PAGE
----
Town Board members will ask department heads to cut deeply in the coming weeks, as they attempt to whittle down the 11.36 percent tax increase contained in Supervisor Frank Del Gallo’s 2011 budget proposal.
Councilwoman Nicola DiLeva plans to ask the department heads to reduce their spending by 20 percent during individual meetings with them later this month. At the board’s agenda meeting this week, she blasted Del Gallo for proposing the double-digit percentage tax hike during a year when some residents are struggling to make ends meet.
“Coming out with an 11 percent tax increase is absolutely insane,” she said Tuesday. “There’s money we can cut in that budget.”
Del Gallo fired back in defense of his budget, which he described as austere. He said the only way he could see to reduce the budget further without disrupting services or laying off town workers was to raid the surplus, as previous administrations had done.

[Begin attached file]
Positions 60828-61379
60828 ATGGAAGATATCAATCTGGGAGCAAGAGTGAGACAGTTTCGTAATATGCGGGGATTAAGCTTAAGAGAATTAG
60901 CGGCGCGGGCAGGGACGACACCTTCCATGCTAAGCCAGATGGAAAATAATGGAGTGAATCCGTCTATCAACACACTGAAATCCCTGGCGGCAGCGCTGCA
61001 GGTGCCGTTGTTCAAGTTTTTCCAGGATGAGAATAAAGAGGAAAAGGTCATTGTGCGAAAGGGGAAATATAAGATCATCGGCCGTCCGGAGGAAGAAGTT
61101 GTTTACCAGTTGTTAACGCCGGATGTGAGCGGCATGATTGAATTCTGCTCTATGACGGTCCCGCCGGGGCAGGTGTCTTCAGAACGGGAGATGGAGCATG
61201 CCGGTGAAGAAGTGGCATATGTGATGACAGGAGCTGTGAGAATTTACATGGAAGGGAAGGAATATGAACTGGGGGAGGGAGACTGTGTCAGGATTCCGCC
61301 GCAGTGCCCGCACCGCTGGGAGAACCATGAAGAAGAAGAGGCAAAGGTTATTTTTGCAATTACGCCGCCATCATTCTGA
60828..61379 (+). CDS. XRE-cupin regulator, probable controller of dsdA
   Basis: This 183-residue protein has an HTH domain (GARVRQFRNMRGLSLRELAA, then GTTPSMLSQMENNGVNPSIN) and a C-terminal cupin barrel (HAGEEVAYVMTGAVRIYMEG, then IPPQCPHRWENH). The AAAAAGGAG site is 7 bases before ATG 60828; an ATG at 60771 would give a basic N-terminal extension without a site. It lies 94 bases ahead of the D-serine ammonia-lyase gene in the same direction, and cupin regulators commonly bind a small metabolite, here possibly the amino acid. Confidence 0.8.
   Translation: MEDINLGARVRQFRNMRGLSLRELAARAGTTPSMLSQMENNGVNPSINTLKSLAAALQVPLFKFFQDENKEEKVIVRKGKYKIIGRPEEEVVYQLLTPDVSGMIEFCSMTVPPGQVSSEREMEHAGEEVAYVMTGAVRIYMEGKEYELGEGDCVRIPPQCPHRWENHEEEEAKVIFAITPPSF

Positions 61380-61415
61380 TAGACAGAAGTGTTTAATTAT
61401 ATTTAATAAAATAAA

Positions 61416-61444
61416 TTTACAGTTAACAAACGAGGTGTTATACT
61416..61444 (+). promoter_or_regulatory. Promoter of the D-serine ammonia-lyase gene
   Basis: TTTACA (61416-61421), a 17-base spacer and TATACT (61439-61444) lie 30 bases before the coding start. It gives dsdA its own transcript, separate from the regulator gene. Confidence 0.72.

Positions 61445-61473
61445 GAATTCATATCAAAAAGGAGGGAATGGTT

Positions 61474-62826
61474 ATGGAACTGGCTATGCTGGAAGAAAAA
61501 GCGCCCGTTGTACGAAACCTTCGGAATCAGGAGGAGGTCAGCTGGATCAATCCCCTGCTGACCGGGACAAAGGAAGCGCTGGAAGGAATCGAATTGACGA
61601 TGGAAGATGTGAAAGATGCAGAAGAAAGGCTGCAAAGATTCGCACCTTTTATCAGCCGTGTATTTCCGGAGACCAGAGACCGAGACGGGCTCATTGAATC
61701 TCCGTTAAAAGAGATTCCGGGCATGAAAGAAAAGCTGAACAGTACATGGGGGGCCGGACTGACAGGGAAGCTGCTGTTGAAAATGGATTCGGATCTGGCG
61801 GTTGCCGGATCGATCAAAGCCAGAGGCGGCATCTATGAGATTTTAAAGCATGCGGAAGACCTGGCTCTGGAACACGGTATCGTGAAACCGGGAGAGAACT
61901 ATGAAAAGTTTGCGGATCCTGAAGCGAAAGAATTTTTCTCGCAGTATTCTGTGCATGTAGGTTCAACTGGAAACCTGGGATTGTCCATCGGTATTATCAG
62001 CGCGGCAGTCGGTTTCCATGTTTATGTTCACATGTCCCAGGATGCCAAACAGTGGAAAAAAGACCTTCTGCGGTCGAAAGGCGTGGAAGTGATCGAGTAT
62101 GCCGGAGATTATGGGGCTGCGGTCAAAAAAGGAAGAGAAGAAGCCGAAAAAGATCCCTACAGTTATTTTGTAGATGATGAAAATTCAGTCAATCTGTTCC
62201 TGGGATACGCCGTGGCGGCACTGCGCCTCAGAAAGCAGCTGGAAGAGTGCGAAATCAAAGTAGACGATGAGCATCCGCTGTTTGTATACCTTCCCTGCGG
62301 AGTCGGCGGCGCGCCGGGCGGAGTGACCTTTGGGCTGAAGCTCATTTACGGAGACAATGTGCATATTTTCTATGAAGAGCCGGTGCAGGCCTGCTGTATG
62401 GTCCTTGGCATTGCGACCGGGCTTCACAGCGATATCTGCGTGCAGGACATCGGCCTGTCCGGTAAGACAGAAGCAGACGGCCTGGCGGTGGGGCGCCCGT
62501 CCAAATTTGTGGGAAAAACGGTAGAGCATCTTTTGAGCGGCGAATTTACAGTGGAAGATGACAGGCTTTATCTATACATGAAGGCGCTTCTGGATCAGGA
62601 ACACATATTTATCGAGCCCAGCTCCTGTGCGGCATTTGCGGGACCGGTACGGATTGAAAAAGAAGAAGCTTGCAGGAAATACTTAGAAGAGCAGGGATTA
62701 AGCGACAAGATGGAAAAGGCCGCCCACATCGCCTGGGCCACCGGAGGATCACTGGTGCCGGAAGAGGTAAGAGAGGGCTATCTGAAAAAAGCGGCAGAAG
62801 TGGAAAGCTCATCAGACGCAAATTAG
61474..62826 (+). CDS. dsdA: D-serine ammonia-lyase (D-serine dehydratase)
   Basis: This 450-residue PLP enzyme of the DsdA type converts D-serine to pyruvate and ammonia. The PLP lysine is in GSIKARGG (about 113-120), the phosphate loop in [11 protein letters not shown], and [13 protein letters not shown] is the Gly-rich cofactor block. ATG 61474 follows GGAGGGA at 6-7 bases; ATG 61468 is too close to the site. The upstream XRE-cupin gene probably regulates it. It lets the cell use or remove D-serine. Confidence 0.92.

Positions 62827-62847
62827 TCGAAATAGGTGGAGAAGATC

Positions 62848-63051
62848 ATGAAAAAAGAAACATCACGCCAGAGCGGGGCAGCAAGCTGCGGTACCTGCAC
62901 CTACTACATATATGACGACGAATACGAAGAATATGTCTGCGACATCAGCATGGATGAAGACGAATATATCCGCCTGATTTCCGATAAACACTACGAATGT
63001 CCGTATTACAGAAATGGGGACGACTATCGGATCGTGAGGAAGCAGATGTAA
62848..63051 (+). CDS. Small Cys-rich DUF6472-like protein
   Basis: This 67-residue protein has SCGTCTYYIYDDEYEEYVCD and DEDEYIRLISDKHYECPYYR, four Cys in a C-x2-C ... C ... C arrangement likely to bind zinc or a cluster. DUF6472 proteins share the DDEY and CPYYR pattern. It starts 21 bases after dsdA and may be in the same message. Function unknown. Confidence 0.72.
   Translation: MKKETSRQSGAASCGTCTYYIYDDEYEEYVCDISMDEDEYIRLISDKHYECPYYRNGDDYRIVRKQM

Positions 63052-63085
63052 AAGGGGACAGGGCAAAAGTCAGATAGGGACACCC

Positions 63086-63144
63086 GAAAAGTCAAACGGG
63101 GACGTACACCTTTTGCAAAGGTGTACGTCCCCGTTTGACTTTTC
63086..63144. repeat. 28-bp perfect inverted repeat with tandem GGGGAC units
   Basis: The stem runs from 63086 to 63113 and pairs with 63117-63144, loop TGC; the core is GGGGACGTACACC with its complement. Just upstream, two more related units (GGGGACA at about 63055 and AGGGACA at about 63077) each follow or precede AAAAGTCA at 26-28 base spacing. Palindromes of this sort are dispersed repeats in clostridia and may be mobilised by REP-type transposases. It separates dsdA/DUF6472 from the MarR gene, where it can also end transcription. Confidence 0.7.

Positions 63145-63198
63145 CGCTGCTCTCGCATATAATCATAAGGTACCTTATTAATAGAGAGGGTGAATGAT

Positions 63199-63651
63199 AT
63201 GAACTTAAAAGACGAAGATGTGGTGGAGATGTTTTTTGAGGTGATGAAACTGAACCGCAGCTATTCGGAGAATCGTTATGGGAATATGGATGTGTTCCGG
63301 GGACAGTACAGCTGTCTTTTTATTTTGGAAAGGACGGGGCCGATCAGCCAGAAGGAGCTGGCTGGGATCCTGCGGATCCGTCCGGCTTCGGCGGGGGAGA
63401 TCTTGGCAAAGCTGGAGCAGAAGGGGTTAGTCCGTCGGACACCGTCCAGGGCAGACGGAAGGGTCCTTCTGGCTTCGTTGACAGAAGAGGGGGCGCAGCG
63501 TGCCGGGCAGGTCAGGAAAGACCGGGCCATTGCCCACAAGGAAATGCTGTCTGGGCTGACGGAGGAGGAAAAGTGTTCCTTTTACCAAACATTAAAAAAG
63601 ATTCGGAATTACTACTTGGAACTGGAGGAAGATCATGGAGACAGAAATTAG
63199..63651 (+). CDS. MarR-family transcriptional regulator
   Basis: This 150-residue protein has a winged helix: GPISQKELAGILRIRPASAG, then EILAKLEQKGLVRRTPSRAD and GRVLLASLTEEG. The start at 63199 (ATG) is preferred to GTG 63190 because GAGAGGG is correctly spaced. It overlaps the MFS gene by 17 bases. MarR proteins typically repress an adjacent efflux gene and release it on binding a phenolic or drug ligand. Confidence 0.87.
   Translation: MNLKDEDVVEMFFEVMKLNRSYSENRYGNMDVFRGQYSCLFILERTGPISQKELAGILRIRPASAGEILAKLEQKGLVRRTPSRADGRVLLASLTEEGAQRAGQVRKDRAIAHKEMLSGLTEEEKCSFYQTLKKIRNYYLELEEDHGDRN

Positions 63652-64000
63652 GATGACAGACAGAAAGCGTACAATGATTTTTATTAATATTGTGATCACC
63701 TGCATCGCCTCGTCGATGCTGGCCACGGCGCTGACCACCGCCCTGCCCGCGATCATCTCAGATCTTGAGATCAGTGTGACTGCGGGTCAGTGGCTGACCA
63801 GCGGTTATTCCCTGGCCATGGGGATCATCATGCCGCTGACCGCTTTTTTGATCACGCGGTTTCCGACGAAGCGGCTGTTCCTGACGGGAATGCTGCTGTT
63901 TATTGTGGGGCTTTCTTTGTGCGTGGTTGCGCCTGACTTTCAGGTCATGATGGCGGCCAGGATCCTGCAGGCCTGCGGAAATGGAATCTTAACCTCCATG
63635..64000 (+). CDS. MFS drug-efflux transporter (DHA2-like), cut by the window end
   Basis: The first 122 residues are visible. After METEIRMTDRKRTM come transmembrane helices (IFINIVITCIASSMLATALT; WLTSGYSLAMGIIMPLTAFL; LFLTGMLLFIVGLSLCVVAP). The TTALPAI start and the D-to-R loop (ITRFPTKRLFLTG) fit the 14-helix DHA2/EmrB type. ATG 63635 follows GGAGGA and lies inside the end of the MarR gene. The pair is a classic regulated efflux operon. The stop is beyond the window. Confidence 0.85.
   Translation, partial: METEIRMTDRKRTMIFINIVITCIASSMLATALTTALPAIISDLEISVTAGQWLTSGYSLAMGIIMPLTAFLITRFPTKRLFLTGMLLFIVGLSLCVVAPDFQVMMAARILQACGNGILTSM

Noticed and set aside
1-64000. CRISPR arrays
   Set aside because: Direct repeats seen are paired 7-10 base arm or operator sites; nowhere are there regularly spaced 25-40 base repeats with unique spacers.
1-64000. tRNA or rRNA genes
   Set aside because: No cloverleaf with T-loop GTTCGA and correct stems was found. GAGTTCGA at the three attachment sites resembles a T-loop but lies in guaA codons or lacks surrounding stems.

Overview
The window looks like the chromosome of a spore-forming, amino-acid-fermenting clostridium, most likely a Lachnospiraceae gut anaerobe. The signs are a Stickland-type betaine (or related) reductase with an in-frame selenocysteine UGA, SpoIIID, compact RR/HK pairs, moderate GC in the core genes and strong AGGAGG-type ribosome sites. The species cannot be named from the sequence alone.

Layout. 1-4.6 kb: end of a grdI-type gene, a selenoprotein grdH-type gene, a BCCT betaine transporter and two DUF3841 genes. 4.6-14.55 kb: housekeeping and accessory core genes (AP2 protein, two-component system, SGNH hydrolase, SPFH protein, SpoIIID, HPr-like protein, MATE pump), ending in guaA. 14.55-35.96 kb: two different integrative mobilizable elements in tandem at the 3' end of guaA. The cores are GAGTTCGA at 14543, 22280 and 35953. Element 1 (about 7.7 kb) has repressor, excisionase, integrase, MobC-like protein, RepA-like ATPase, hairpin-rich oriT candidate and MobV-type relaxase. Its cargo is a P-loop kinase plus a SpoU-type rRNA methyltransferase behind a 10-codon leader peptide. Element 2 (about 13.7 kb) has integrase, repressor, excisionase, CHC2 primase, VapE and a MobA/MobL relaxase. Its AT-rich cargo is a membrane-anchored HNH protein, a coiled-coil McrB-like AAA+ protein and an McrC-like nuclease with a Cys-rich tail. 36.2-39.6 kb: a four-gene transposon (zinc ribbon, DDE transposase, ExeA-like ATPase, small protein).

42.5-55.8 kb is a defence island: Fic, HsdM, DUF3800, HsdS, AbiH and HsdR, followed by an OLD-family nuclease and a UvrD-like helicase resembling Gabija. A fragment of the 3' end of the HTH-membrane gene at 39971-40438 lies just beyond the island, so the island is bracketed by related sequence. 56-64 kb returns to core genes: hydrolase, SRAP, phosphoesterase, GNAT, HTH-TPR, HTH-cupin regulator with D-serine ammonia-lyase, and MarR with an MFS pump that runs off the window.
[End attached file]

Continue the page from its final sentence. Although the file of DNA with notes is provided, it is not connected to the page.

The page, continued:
“Show me where to take it off,” he said, shaking a copy of the budget.
Del Gallo’s budget proposal relies on $1.5 million from the town surplus, known as its “fund balance.” He said this was about $375,000 less than what the previous administration used to lower taxes this year.
Del Gallo also pointed to the board’s increasing reliance on the fund balance, which is budget money unspent in previous years. He said the town use of fund balance went from $322,000 in 2000 to $1.87 million last year, and that the over-reliance on this pool of money must end. “By 2014, we’ll be $800,000 in the hole,” he said.
The $21.2 million spending plan would maintain the present level of services. But a 35 percent increase in retirement contributions, coupled with a 15 percent jump in health insurance premiums and a 23.7 percent rise in workers’ compensation insurance cost, means the town will need to shed at least three jobs to avoid an even greater tax increase.
DiLeva and Councilman Matt Martin both asked to sit down with each department head separately in order to have them justify the spending increase. DiLeva said she didn’t get a chance to question them while Del Gallo was formulating the budget.
As a target, DiLeva suggested the board shoot for a maximum tax increase of 3 percent. Martin said if the board does need to increase taxes, the burden should be on the department heads to show why they need certain line items.
“They need to come with numbers,” he said. “The burden of proof is on them to explain why it costs more.”